There’s a different mood this time round. The first lockdown took us by surprise. It was a shockdown, filled with fear, uncertainty and deep apprehension. We couldn’t quite believe what had hit us; we struggled with it as one struggles with a sudden loss: a mixture of denial, defiance, sorrow, panic and pathos. This time, this lockdown, feels more like a sad wind-down, a reluctant return to the closures and separation from loved ones. A period of masks but not masquerades, Tisha B’Av, not Purim.
The new measures eerily mirror the darkness of the Jewish calendar. This is the acute phase of mourning known as the Nine Days of Av which are saturated with Jewish tears. We recall the disasters of the expulsion from Spain, massacres of medieval Jewish communities and we especially remember the destruction of both the First and Second Temples in Jerusalem. This is the most sorrowful of times in our annual cycle…
One wit cleverly reflects the connections between Corona and the Nine days and the restrictive practises the Halacha legislates for this interval:
*Updated Melbourne lockdown restrictions*
From last night, July 21, for the next 9 days, Melbourne residents are forbidden to do the following activities:
▪ Shop for new clothes
▪ Launder Clothing
▪ Consume Meat and Wine
▪ Build and buy furniture
There are rumors of an ultimate stage of lockdown on Thursday next week, where eating, drinking, washing, and wearing shoes will be forbidden.”
A “bitterer gelechte” as they say in Yiddish or, loosely translated, sardonic humour. Our lives are constricted by these measures in keeping with the rabbis naming of this period as the narrow straits, the Bein HaMetzarim.
The spirit this time is more one of resignation than trepidation, more tiredness than terror, more despair than dismay. Fatigue rather and fear. A recognition that we’re in this for the long-run, that even with the most optimistic predictions it’s going to take a long while till we develop an effective and ready – available vaccine. A lengthy wait till we can move into a post – Covid normality. Our Treasurer Josh Frydenberg highlighted that today…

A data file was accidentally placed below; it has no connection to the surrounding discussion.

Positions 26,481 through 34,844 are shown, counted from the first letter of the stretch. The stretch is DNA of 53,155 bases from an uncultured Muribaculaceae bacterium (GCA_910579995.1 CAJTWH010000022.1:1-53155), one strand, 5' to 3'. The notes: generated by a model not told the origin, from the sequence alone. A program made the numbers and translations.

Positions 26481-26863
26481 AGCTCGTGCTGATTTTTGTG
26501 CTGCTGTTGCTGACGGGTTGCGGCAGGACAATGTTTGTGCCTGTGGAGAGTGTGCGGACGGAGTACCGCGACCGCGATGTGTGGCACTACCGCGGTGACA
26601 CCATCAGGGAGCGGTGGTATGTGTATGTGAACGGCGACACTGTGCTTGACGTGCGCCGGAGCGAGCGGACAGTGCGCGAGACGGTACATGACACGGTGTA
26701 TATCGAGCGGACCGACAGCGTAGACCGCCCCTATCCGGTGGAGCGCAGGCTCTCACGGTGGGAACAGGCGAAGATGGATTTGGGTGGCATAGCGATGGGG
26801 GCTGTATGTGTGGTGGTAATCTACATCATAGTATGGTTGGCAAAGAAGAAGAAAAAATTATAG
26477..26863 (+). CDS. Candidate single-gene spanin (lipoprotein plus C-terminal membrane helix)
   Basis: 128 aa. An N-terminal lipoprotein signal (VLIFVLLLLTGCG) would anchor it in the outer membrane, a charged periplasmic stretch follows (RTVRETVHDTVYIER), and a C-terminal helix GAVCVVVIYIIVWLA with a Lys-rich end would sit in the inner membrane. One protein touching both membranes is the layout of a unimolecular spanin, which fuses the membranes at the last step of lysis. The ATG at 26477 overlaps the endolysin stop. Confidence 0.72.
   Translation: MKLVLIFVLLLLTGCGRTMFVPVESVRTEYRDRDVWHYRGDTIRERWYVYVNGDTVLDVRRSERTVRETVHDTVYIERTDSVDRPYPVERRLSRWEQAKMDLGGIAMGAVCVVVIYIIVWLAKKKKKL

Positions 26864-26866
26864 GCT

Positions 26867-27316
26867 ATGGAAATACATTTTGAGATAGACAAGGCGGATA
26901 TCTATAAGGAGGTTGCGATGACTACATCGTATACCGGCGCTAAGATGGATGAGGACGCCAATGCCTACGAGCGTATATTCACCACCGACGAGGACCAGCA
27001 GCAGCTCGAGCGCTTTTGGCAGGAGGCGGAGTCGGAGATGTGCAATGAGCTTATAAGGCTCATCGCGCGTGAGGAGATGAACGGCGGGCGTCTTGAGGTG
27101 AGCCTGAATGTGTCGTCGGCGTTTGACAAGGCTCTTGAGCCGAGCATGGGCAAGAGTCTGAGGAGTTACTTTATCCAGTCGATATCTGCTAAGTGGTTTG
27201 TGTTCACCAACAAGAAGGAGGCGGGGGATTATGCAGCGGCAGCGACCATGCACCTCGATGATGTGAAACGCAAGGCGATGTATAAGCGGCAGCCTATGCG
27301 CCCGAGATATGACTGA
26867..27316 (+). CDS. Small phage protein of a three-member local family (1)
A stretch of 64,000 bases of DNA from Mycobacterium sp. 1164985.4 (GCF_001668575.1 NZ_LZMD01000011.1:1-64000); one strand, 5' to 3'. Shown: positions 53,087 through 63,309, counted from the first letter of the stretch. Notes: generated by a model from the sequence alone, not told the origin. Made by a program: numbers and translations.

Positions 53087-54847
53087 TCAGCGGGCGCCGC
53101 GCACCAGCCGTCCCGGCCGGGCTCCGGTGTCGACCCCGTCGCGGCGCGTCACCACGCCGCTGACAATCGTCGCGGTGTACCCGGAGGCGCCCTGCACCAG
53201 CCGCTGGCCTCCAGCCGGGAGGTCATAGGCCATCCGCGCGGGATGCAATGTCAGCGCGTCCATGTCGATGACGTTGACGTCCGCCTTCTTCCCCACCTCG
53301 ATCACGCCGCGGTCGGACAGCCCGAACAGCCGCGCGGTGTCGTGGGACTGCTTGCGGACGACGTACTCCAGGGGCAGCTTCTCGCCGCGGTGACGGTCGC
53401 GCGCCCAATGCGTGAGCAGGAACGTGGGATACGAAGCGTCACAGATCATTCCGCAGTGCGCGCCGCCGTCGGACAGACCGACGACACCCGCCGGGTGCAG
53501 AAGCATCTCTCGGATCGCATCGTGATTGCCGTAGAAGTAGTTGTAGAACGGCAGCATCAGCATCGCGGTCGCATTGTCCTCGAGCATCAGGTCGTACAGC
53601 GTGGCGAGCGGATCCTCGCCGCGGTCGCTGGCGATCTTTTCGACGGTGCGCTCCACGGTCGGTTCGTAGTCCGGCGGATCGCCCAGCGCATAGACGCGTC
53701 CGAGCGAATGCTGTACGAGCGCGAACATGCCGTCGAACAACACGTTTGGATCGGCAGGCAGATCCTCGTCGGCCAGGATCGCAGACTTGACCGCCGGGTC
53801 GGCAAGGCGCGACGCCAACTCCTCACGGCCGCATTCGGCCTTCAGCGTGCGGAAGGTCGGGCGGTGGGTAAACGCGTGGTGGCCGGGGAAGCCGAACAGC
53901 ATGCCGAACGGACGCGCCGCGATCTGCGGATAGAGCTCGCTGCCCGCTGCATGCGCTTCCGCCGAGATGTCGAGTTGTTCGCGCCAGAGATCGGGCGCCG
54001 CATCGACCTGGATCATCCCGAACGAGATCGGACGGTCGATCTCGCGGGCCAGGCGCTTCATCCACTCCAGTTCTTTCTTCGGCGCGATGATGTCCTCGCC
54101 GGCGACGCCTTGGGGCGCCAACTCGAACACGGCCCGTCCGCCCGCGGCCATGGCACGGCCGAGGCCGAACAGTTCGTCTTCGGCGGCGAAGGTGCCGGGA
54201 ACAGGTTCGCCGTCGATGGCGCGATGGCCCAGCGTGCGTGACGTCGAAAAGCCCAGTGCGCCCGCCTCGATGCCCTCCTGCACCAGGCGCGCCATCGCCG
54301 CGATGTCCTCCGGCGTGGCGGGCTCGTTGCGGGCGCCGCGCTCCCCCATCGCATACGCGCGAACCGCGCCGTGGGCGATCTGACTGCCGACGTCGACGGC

Facing this stage, requires a different mind-set, one of tenacity, resilience and endurability. There’s a word for this that comes out of our mystical tradition, the Kabbalah. It’s called netzach and is one of the components and attributes of the Ten Sefirot that power our lives. You will see in the picture below that netzach appears on the right side directly below chesed
Netzach is associated with the power to overcome obstacles, things which get in the way of realising your chesed aspirations, your capacity for compassion and spreading goodness in the world. Your ability to reach that point where: “The light in you is all I see”. And I would add the possibility of also seeing your own light and positive potential. “The light in you and me is all I see”.
Netzach is about endurance and fortitude. It’s been called a balance of patience, persistence and guts. Poet Hila Ratzabi writes: How do you access this endurance… it seems impossible; how do you find strength when you’re at the edge: From where will my hope come? (Psalm 121).
Endurance requires an honesty and openness as much as it demands focusing your mind and harnessing your heart. Netzach is on the same axis as chochma. It’s about accepting what you cannot change.
The prophet Samuel at a critical time in his life calls on God describing Him as Netzach Yisrael: “And also the Netzach of Israel [God] shall not deceive and not regret. He is not a man who regrets”. To regret here means to change your mind. To endure is to keep your mind constantly on your goal, not to falter in your resolve, not to resile or resign. The Sefirah or dimension of Netzach stands firm, for always. Netzach is not about a mortal (“not a man”) who fears death and is filled with regret and recrimination in the face of it.
Albert Einstein tellingly commented: “I myself have no special talent; curiosity, obsession and dogged endurance, combined with self-criticism have brought me to my ideas”.
I can’t think of a better credo for our Covid era: curiosity, endurability, self-awareness and truthfulness. Truthfulness to accept the reality of these challenging times, curiosity to find the strange wonderment in them and, of course, to find that vaccine and those effective treatments. Endurance and training to accept that this is a long-distance marathon, not a short race.
Jewish history is about resilience and tenacity, staying-power and belief. Belief in the future, the endurance and audacity of hope. “Sorrow and silence are strong, and patient endurance is Godlike: (Longfellow).